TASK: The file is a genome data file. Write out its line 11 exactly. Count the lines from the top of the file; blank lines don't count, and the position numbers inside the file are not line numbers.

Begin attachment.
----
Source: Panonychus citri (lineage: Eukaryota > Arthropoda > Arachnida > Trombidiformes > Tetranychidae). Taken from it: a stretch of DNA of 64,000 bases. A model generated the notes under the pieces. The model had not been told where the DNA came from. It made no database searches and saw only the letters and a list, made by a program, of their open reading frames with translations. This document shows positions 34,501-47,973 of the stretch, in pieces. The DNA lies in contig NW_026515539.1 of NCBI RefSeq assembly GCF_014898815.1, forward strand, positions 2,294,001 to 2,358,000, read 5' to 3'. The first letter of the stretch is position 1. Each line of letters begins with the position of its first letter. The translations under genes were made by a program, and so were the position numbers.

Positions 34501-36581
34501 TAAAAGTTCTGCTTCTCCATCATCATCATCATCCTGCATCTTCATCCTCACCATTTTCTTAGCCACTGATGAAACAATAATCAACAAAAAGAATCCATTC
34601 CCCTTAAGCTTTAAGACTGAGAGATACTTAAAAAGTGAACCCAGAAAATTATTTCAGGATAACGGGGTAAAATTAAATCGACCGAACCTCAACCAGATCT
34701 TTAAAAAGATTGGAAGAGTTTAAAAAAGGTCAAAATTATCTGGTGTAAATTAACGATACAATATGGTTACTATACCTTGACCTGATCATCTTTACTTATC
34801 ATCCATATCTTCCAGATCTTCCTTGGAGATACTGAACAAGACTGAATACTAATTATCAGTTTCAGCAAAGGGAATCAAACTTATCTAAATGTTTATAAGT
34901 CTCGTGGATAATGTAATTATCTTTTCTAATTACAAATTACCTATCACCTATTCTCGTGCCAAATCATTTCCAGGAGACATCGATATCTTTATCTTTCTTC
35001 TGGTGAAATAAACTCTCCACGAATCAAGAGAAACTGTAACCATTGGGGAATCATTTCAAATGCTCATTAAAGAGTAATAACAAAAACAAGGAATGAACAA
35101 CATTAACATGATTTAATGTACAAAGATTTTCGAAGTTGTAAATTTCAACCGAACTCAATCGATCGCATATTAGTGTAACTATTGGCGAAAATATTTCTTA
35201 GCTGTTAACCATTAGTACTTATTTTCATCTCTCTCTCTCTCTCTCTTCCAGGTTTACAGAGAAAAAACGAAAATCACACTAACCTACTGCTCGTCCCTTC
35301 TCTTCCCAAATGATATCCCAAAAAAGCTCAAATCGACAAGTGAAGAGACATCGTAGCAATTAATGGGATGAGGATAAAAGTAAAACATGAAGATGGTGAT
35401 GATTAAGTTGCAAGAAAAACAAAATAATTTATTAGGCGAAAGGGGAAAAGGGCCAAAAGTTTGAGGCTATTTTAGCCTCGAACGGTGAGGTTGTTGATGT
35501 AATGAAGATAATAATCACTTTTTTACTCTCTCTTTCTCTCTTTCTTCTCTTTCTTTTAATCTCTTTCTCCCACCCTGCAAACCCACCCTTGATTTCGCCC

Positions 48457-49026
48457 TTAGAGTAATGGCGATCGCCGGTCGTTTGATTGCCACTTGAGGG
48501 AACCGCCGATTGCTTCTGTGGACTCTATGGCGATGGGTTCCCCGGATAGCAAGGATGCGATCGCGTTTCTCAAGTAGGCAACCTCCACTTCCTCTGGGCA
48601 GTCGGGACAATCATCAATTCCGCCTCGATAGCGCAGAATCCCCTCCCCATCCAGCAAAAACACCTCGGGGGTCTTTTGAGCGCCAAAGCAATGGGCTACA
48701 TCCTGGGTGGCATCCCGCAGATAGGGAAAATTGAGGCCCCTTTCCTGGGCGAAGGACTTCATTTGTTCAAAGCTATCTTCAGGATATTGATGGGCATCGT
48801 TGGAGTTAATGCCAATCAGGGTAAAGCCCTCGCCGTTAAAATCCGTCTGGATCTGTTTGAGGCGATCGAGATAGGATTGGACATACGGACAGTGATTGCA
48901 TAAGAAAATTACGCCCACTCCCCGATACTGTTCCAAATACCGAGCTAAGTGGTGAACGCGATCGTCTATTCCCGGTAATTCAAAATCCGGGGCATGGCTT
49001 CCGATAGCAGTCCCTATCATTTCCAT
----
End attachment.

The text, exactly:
35301 TCTTCCCAAATGATATCCCAAAAAAGCTCAAATCGACAAGTGAAGAGACATCGTAGCAATTAATGGGATGAGGATAAAAGTAAAACATGAAGATGGTGAT